Department of English

Professor Geraldine Heng's GMAP Shares A $250,000 NEH Grant

Tue, October 28, 2008

The Global Middle Ages Project (GMAP), an initiative co-directed by Professor Geraldine Heng at the University of Texas and Professor Susan Noakes at the University of Minnesota, is one of three humanities groups that share a new $250,000 National Endowment for the Humanities (NEH) Institutes for Advanced Topics in the Digital Humanities grant.  GMAP (pronounced “G-MAP”), a collaboration of scholars, centers, and institutes for the study of the world, 500-1500 c.e., had its beginnings in an experimental seminar taught at the University of Texas in 2004, when seven faculty collaborated to introduce to graduate students an interconnected world spanning 1,000 years (see Medieval Studies website: Of the sixteen students in the seminar, five were from English. English encouraged and supported the initiative, and continues a strong supporter of innovative pedagogy today.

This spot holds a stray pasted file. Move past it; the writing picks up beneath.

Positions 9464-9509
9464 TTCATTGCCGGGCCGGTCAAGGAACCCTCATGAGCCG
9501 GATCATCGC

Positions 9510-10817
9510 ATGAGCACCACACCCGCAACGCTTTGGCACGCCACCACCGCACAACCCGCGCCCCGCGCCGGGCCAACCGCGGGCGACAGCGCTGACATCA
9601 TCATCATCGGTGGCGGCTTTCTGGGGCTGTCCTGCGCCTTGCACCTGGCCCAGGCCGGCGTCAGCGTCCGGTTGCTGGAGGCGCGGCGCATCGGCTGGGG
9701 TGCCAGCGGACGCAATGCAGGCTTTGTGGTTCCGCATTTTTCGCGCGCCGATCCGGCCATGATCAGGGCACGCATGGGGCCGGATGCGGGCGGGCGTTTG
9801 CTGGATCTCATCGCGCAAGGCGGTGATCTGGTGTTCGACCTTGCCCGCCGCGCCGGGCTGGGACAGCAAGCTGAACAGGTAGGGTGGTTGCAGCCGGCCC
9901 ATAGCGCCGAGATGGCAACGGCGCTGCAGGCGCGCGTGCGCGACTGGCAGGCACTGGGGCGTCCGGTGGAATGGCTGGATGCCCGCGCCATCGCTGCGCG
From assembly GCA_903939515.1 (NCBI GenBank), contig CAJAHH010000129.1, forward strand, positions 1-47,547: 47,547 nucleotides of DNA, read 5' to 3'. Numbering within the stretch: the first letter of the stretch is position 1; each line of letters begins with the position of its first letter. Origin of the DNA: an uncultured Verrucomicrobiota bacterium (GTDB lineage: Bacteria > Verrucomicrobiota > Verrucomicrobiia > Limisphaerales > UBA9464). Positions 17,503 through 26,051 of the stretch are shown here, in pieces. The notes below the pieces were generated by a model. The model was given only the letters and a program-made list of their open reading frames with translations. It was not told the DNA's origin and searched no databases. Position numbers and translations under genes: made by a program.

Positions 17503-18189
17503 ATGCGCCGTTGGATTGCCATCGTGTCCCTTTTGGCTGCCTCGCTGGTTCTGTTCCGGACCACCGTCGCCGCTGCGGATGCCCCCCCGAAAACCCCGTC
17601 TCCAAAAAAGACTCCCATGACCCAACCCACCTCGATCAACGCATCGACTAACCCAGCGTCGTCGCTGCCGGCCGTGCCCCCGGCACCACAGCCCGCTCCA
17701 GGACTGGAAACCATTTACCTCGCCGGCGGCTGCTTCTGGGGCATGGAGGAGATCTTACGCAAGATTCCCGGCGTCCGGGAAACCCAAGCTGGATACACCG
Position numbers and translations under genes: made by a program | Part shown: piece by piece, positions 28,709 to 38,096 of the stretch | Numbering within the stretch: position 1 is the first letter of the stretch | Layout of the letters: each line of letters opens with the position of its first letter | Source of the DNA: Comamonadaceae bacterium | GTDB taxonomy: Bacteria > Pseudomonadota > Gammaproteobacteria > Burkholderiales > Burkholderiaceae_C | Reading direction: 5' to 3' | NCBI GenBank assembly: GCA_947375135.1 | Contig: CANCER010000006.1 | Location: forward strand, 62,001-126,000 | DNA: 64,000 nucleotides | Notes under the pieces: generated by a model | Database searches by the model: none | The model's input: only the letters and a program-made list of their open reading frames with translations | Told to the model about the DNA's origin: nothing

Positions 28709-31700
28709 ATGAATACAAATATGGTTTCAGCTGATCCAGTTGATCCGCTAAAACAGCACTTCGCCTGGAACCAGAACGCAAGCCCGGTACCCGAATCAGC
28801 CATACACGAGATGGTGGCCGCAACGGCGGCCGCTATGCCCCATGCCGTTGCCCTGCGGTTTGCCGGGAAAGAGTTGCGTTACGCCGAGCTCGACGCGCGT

The new 2008 NEH grant is the successful outcome of a multi-institutional effort spearheaded by the Institute for Computing in the Humanities, Arts and Social Sciences (iCHASS) in Illinois.  The grant provides seed funding to study how high-performance computing (“supercomputing”)—which has thus far mainly served the sciences and engineering—can meet the needs of complex, multi-level humanities projects. The funds are for needs analysis, mini-residencies, and first-step collaborations involving three supercomputing centers, to see how GMAP can create a cybernetic learning community called Mappamundi (“map of the world”)—intended as an online classroom, virtual museum, archive, knowledge-creation community, and dynamic tour across the world over a timeline of 1,000 years.  Mappamundi is one of a number of digital humanities projects undertaken by English department faculty and graduate students.

Websites for GMAP, Mappamundi, and the Scholarly Community for the Globalization of the Middle Ages (SCGMA), hosted by COLA, can be found here:  For a report on the original teaching experiment and the new multi-university initiatives it generated, see “An Experiment in Collaborative Humanities.” [download]

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